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On Saturday, Prime Minister Junichiro Koizumi and U.S. President George W. Bush renewed their friendship on the sidelines of the Asia-Pacific Economic Cooperation (APEC) summit conference in Santiago, Chile. At what was their first meeting since Mr. Bush’s re-election, the two leaders reaffirmed the importance of the Japan-U.S. security alliance.

That there is no overt friction in Tokyo-Washington relations is to be welcomed. In fact, the alliance has solidified since Mr. Koizumi came to power in April 2001. It is also true, though, that cooperation between the two governments, particularly on the Iraq crisis, has been extraordinarily close in contrast to the cautious responses of the international community.

In the Nov. 2 election, Mr. Bush won a mandate to continue his “war on terrorism.” The likelihood is that he will stick to his Iraq policy, though the reality on the ground is not promising — for now at least. Mr. Koizumi expressed his continued support for Mr. Bush, promising full cooperation in the reconstruction of the war-ravaged country.

The Bush administration remains under criticism, both at home and abroad, for pursuing unilateralist policies, including the doctrine of preemptive military action. As a true friend of Mr. Bush, Mr. Koizumi should have urged him to change gears in favor of international cooperation. The Japan-U.S. alliance is important, but no less important is promoting multilateral efforts for peace and stability.

The Iraq conflict continues to bedevil Mr. Koizumi as well. He has until Dec. 14 to decide whether to extend the deployment of Self-Defense Forces in Iraq. In his meeting with Mr. Bush however, he reportedly made an explicit commitment. In his previous meeting with Mr. Bush in June, Mr. Koizumi promised, without first consulting the Diet, to include SDF troops in a U.S.-led multinational force following the handover of Iraqi sovereignty, and he was roundly criticized at home for “prioritizing U.S. interests.”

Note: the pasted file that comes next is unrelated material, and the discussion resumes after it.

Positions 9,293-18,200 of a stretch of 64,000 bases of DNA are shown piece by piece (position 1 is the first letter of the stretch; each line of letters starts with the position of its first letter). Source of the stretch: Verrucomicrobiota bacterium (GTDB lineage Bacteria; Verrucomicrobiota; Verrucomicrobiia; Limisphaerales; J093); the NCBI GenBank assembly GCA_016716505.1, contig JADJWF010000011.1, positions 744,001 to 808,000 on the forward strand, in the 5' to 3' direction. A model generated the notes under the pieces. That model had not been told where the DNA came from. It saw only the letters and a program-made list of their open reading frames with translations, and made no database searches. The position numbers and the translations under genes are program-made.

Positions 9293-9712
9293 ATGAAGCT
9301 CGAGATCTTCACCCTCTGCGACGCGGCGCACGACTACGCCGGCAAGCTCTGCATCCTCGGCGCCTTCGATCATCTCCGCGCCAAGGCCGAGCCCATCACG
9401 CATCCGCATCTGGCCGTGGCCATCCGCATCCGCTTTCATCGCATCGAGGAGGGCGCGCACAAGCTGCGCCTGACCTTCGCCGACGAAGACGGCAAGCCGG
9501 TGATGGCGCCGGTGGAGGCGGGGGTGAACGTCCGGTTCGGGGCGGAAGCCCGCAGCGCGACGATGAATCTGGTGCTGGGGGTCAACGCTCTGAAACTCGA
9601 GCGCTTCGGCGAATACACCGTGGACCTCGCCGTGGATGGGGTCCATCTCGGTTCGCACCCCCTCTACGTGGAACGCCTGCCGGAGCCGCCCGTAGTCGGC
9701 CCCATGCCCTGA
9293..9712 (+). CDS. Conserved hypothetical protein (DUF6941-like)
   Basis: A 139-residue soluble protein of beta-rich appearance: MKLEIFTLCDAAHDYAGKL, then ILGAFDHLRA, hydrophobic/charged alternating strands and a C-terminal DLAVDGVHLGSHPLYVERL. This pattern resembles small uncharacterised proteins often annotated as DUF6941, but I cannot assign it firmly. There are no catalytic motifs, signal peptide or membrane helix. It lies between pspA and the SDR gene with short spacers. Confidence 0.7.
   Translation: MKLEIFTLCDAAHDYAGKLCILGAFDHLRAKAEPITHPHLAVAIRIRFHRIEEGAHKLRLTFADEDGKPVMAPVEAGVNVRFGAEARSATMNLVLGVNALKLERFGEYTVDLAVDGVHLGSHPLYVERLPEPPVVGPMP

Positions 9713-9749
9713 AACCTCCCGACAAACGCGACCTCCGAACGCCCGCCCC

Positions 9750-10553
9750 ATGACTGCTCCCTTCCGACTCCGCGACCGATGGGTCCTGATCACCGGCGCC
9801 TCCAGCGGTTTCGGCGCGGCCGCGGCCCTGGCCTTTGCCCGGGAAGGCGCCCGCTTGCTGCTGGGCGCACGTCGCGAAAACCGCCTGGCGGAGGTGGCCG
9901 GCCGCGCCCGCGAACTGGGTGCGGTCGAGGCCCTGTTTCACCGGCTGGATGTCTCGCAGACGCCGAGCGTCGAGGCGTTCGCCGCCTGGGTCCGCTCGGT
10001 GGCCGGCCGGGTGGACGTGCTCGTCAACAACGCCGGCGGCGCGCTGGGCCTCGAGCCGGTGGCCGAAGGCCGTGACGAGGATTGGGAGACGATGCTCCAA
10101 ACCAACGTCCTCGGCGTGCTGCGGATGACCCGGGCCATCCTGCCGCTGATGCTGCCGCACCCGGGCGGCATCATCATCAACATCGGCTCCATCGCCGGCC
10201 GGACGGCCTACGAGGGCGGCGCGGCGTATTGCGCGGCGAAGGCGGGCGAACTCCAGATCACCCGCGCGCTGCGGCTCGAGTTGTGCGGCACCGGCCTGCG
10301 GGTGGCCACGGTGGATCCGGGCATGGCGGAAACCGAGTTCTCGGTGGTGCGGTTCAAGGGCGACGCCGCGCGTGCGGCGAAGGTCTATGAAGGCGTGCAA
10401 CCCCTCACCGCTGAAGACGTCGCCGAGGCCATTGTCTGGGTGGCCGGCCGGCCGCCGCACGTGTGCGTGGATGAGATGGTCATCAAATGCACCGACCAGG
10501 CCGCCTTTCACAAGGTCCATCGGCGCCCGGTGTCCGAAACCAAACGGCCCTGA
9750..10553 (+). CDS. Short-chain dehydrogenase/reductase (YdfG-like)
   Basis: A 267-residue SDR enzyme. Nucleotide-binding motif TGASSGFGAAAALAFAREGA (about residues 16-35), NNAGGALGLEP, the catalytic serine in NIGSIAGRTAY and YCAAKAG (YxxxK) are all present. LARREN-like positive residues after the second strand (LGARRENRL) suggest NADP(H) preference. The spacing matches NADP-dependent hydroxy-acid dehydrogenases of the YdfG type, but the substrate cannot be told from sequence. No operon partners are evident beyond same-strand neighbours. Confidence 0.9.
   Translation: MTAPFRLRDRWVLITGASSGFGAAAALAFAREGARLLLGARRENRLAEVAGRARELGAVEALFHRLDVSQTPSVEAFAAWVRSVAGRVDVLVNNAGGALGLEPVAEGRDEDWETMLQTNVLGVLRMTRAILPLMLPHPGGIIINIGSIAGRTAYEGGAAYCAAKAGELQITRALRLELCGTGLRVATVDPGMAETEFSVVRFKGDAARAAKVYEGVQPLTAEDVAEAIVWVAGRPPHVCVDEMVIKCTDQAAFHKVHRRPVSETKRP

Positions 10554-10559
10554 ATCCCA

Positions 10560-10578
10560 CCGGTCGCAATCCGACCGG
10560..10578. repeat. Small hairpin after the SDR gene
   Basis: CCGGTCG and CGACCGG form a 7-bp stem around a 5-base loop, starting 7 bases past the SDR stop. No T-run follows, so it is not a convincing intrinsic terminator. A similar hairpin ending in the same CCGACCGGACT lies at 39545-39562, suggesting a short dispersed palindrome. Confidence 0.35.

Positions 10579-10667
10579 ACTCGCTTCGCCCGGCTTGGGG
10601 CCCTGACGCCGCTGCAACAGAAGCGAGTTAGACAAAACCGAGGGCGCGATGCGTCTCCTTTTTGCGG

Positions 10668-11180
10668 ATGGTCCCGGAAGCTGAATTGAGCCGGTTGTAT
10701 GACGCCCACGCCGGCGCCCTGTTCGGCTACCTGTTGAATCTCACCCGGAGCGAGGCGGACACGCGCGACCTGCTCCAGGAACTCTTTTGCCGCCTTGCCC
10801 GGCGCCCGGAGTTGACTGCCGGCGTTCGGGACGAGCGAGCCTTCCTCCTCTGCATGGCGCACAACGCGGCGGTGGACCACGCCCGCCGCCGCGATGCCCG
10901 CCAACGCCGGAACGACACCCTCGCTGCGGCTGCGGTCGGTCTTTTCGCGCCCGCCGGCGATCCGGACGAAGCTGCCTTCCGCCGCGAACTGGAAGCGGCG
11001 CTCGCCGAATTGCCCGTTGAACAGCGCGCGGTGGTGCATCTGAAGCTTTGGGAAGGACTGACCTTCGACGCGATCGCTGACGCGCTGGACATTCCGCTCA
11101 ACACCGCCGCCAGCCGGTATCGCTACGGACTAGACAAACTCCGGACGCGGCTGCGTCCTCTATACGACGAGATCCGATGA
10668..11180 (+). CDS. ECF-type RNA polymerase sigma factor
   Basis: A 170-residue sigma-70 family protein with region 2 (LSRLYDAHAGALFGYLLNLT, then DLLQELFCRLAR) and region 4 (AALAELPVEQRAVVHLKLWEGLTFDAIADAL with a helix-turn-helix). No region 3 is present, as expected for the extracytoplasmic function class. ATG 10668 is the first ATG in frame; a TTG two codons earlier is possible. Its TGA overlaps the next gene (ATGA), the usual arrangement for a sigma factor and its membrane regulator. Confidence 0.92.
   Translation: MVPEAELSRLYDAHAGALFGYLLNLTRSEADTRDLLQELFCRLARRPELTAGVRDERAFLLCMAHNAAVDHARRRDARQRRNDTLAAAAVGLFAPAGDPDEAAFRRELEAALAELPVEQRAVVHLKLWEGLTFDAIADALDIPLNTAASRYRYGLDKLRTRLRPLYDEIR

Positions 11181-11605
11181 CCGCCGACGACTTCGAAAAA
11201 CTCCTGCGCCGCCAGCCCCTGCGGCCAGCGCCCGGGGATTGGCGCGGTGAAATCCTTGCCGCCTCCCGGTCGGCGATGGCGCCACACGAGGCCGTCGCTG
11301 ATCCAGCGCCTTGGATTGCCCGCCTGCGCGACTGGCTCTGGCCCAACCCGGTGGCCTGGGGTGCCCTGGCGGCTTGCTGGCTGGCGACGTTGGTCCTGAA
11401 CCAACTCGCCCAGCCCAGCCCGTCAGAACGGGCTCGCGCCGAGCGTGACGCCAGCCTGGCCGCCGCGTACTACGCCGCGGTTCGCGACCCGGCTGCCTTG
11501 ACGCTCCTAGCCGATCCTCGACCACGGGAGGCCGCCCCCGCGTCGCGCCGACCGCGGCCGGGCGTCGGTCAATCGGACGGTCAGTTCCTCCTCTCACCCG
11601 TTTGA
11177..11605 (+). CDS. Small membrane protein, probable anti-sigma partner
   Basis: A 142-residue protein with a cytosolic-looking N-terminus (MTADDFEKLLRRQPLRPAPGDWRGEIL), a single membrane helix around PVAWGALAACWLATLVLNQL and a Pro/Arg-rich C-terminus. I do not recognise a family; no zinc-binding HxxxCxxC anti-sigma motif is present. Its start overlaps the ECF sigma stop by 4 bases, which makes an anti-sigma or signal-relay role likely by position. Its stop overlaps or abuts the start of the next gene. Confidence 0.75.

During last week’s parliamentary exchanges, as fighting continued in Iraq, Mr. Koizumi tried to downplay the extension issue. But he left little doubt that he intended to extend the deadline. Responding to questions from Mr. Katsuya Okada, head of the Democratic Party of Japan, Mr. Koizumi said, “Any place where SDF troops are deployed is a noncombat area.” An ad hoc law on Iraq prohibits deployment in a combat area.

Mr. Koizumi, however, will find it more difficult to justify an extended deployment if security in Iraq does not improve. U.S. and Iraqi forces reportedly have brought Fallujah under control, but armed anti-American elements appear to be preparing for new attacks across the country.

The situation in Samawah, southern Iraq, where SDF troops are stationed to support humanitarian and reconstruction efforts, is no longer considered safe. The SDF camp and its vicinity have been hit by rockets several times, though there have been no casualties. A militant group headed by Moktada al-Sadr, the radical Shiite cleric, views Japanese troops as an “occupation force.”

Mr. Bush says the world is safer without Saddam Hussein — a perception that is not shared by the international community. French President Jacques Chirac seems to grasp the reality more accurately. The Iraq war, he says, has made the world “more dangerous,” spreading terrorist activities across borders and provoking Islamic reactions in many countries. Mr. Koizumi can and should do something to help repair damaged trans-Atlantic relations.

The issue of U.S. military reorganization in Japan was also a key subject of the Japan-U.S. summit in Santiago. Here, too, Mr. Koizumi did not necessarily exercise his leadership. Given fierce opposition by residents around likely relocation sites, his power of persuasion is put to the test. The protracted dispute over the planned relocation of the Marine Corps Air Station Futenma, Okinawa, is a sobering reminder that a government-to-government agreement won’t work unless it is accepted by residents.

The Japan-U.S. alliance itself would be tested if in its second term the Bush administration were to pursue military rationality at the expense of Japanese interests. In this sense, the departure of U.S. Secretary of State Colin Powell, who has been widely applauded for his moderate approach to international affairs, is to be regretted. And so, too, is the resignation of Deputy Secretary of State Richard Armitage, a leading “Japanophile.”

The Japan-U.S. alliance must develop in a sound direction, regardless of the lineup of the new Bush administration, or any U.S. administration for that matter. The bottom line is that Japan’s security efforts, bilateral or multilateral, must continue to be guided by the principles of peace laid out in the Constitution and the U.N. Charter.

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